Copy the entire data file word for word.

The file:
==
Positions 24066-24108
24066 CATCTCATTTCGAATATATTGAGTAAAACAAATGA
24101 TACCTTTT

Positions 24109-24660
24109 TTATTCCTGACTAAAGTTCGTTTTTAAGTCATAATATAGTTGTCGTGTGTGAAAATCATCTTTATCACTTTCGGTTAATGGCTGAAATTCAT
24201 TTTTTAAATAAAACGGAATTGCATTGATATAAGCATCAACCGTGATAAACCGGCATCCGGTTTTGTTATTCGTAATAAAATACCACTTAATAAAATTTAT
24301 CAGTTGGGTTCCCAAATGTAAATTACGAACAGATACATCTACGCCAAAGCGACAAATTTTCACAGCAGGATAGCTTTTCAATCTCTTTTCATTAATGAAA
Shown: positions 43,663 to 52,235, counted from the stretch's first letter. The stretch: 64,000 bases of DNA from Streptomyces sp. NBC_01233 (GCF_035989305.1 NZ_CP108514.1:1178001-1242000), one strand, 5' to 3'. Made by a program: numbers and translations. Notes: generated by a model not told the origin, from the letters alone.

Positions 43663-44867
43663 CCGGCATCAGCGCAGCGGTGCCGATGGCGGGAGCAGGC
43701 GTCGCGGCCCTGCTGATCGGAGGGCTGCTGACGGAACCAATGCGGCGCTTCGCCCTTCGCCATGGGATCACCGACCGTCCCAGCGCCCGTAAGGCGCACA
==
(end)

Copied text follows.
Positions 24066-24108
24066 CATCTCATTTCGAATATATTGAGTAAAACAAATGA
24101 TACCTTTT

Positions 24109-24660
24109 TTATTCCTGACTAAAGTTCGTTTTTAAGTCATAATATAGTTGTCGTGTGTGAAAATCATCTTTATCACTTTCGGTTAATGGCTGAAATTCAT
24201 TTTTTAAATAAAACGGAATTGCATTGATATAAGCATCAACCGTGATAAACCGGCATCCGGTTTTGTTATTCGTAATAAAATACCACTTAATAAAATTTAT
24301 CAGTTGGGTTCCCAAATGTAAATTACGAACAGATACATCTACGCCAAAGCGACAAATTTTCACAGCAGGATAGCTTTTCAATCTCTTTTCATTAATGAAA
Shown: positions 43,663 to 52,235, counted from the stretch's first letter. The stretch: 64,000 bases of DNA from Streptomyces sp. NBC_01233 (GCF_035989305.1 NZ_CP108514.1:1178001-1242000), one strand, 5' to 3'. Made by a program: numbers and translations. Notes: generated by a model not told the origin, from the letters alone.

Positions 43663-44867
43663 CCGGCATCAGCGCAGCGGTGCCGATGGCGGGAGCAGGC
43701 GTCGCGGCCCTGCTGATCGGAGGGCTGCTGACGGAACCAATGCGGCGCTTCGCCCTTCGCCATGGGATCACCGACCGTCCCAGCGCCCGTAAGGCGCACA